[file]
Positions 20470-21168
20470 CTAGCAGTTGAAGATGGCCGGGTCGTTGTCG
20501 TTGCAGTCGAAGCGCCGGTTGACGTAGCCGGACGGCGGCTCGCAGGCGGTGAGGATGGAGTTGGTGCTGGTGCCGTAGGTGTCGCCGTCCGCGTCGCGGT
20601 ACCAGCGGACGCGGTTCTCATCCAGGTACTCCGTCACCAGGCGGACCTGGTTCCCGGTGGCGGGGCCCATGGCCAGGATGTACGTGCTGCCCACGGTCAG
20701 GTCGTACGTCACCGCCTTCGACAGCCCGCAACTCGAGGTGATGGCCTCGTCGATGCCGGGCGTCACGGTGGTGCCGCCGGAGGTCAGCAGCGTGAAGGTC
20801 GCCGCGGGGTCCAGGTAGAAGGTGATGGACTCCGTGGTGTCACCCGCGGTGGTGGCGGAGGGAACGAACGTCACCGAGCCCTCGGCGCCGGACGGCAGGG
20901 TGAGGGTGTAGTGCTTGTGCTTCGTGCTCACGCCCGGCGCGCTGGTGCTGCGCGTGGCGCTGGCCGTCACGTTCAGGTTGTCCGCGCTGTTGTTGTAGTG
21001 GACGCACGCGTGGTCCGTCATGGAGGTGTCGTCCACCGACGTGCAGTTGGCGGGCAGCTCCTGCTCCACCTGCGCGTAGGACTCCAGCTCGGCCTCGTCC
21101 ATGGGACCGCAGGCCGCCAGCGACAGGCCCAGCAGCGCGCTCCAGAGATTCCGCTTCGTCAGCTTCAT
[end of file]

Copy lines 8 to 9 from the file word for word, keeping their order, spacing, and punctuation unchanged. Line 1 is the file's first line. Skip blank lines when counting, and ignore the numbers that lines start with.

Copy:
21001 GACGCACGCGTGGTCCGTCATGGAGGTGTCGTCCACCGACGTGCAGTTGGCGGGCAGCTCCTGCTCCACCTGCGCGTAGGACTCCAGCTCGGCCTCGTCC
21101 ATGGGACCGCAGGCCGCCAGCGACAGGCCCAGCAGCGCGCTCCAGAGATTCCGCTTCGTCAGCTTCAT